Mom, Mother Road & Me

 Route 66
Travel log
Photos
The Mother Road - My favorite 25 miles
Mom, Mother Road & Me
The Mother Road and The Queen of Roads
 
This article was published in Volume 19, Number 1 Spring, 2013 of the Federation Route 66 News. See the original article here. (page 35). (see also page 16).
 

The Federation Route 66 News is published quarterly by the National Historic Route 66 Federation - dedicated to promoting and preserving the “Main Street of America”.

 
 
 
 
I have been extremely lucky since retirement to travel to some exotic foreign lands – Russia, Germany, The Netherlands, Turkey……. including a 30 day Mediterranean freighter cruise. However, my most enjoyable trip ever was right here in the USA on a journey traveling all of Historic Route 66 with my mother who was in her seventies, Carol Taylor of Bedford, Indiana.
 
I have traveling in my blood, I guess; I love the open road.

Prior to retiring, I had often spoken about wanting to travel the entire length of Old Route 66 – The Mother Road. I had invited many of my friends and family to join me including my wife but she was still working. As retirement drew closer and I mentioned to my Mom that I was starting to plan “the trip”, she stated that if I took everyone I’d invited, I’d need a bus. Puzzled by her comment, I sheepishly asked...”Did I invite you, Mom?” Well, I guess I had. So I realized I needed to bring a little focus into the plan and then proudly announced to her that she would be the first person I took on the journey. A perfect choice!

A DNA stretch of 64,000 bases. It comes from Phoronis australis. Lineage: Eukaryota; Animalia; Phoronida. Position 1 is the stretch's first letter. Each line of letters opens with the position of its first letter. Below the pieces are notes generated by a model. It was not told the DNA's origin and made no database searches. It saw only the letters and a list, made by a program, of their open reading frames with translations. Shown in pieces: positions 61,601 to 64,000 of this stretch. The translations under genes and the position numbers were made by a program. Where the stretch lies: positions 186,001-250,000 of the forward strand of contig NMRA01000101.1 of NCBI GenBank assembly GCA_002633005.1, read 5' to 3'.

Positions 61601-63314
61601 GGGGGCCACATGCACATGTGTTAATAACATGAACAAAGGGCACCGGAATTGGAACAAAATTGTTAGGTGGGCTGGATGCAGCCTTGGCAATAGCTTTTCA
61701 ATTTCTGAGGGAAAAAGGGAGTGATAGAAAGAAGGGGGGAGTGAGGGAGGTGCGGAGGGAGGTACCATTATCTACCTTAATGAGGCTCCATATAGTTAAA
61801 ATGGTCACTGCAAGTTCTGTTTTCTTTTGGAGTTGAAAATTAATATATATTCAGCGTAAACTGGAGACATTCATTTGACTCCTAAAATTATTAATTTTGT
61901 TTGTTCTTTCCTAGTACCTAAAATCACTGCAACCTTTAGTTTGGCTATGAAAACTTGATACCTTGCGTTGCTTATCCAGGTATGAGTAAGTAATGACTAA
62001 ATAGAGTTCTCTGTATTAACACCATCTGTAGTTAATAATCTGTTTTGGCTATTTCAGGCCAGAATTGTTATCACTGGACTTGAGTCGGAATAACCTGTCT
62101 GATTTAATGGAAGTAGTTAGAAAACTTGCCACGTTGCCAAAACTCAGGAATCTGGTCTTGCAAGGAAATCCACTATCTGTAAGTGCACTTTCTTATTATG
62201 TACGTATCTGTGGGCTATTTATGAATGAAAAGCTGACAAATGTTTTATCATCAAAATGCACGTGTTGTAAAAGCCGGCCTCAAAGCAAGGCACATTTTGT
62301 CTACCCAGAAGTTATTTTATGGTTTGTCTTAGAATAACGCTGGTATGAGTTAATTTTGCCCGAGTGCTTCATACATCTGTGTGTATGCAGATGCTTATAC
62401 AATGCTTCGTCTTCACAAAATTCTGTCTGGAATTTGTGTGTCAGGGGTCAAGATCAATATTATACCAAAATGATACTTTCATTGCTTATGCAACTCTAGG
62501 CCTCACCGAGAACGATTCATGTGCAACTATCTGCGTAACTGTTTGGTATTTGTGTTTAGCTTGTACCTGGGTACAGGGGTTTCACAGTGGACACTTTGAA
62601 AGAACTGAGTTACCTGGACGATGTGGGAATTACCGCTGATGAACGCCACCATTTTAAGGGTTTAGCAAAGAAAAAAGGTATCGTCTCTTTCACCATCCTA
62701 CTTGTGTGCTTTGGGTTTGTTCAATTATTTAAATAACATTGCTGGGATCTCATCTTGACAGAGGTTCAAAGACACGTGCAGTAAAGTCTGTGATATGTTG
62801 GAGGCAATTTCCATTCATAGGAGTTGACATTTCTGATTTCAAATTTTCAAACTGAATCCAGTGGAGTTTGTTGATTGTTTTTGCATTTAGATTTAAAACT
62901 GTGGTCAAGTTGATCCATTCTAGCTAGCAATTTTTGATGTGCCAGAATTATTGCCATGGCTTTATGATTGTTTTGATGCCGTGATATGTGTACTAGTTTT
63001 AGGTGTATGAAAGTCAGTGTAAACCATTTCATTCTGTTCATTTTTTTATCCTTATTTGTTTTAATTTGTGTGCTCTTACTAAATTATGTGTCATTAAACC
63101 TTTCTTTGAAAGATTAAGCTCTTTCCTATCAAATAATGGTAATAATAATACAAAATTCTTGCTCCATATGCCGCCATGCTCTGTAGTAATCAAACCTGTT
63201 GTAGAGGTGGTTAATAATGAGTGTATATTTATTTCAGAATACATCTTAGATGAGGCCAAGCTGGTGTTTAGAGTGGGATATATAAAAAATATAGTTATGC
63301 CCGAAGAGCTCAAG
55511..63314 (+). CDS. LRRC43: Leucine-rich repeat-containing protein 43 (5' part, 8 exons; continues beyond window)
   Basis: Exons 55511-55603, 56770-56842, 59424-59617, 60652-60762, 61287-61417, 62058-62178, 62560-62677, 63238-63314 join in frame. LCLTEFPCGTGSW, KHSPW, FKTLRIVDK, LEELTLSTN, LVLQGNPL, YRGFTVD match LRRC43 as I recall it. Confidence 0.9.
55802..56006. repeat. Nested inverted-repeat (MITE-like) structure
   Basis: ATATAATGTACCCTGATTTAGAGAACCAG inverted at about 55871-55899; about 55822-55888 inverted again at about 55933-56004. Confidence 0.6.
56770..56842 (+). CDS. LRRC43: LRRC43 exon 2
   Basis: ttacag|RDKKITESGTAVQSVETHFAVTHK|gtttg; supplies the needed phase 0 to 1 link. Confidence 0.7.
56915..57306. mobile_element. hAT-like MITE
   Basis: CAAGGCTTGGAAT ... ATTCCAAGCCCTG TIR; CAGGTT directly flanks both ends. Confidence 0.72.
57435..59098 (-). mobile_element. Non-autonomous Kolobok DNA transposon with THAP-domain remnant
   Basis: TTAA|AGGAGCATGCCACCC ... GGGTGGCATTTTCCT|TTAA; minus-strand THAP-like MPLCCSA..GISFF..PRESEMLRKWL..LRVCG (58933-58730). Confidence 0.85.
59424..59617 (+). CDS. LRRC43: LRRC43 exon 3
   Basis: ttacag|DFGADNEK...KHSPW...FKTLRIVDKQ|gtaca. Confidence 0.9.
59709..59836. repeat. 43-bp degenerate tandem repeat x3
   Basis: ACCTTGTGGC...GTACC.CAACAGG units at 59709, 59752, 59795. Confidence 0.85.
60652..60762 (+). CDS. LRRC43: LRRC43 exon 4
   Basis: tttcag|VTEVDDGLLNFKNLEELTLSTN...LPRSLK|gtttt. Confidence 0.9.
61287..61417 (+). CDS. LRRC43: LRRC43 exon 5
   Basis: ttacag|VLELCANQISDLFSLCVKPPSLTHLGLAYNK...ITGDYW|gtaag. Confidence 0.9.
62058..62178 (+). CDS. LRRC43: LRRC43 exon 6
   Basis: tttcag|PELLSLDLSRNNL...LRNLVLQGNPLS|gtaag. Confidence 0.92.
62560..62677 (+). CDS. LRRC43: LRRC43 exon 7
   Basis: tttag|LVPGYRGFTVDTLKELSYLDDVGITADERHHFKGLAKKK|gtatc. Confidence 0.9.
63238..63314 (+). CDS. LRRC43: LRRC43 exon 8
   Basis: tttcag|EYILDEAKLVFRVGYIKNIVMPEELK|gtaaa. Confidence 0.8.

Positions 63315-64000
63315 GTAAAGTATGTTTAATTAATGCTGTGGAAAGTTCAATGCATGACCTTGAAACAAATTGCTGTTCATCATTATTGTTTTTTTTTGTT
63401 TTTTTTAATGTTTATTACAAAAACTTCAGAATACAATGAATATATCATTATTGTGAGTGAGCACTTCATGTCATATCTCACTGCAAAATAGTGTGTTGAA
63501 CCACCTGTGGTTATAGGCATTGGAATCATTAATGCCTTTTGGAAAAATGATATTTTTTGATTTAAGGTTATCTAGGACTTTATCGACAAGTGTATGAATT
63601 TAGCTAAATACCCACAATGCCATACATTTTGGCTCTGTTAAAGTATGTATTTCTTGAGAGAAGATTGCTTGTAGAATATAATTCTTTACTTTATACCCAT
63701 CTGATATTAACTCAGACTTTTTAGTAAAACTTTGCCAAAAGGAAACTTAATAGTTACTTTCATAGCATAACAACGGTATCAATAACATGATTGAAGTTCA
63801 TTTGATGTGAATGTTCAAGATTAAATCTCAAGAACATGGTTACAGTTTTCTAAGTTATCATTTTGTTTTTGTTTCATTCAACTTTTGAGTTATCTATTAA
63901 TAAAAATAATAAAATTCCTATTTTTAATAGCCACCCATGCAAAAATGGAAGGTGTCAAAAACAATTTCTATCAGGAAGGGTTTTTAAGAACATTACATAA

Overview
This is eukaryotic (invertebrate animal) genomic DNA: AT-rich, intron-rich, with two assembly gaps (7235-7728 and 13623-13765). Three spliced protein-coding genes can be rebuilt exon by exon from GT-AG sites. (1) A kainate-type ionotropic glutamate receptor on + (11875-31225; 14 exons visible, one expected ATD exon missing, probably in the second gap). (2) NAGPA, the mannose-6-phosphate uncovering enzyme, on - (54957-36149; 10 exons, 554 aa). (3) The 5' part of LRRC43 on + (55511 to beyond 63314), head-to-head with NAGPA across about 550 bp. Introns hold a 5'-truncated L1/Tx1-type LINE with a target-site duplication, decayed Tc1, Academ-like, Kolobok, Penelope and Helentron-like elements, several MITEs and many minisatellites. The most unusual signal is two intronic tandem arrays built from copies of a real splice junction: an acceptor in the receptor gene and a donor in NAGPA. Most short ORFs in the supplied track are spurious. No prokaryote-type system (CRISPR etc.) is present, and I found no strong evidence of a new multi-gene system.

We started out in mid-October in Chicago and quickly escaped the big city (Mom is a “country gal” and was anxious to get to the open road). Our “plan” was to drive each day until dark, find a “Route 66 motel” when possible and head out again at day break. This plan worked well. We didn’t really have an itinerary; we’d just drive the whole route, in LA we’d drive up US Highway 101 to San Francisco and then head east on US 50 (sometimes referred to as the “loneliest road in America”) to Mom’s house in
 
  Mom and I pose at the Grand Canyon
Bedford. We made use of several of the items purchased from the National Historic Route 66 Federation’s online store – very helpful in selecting the right route, restaurants, motels and historic sites. We traveled in a Mitsubishi Eclipse Spyder convertible; luckily Mom had no trouble getting in or out of it. We had the top down as much as possible so we could take in every bit of the wonderful scenery around us. I put her to work as my scribe so we could record the trip. Mom proved to tire easily and did a fair amount of nodding off; in fact, I fired her two or three times each day! She handled being fired well, and all in all she took excellent notes that I transcribed and put on my website. As most of the sites we visited have been well covered in this magazine in the past, I’ll just briefly mention some of our stops. This trip turned out to be more about relationships than the trip itself. I’ll expound on that a little later. In the first few days, we visited such mustsee places as Funk’s Grove, the Chain of Rocks Bridge, we had frozen custard at Ted Drewe’s, and ate tenderloin sandwiches at the Elbow Inn Bar and BBQ in Devils Elbow, Missouri. Here, Mom refused to add to the restaurant’s décor (hundreds of bras hanging from the ceiling). I was grateful.
 
 

A ghost store on the grounds of Funks Grove Pure Maple Sirup, a popular Route 66 stop in Shirley, IL.

 

A 1931, 1.4 mile long piece of restored, hand-laid brick road in Auburn, IL placed over a concrete roadbed.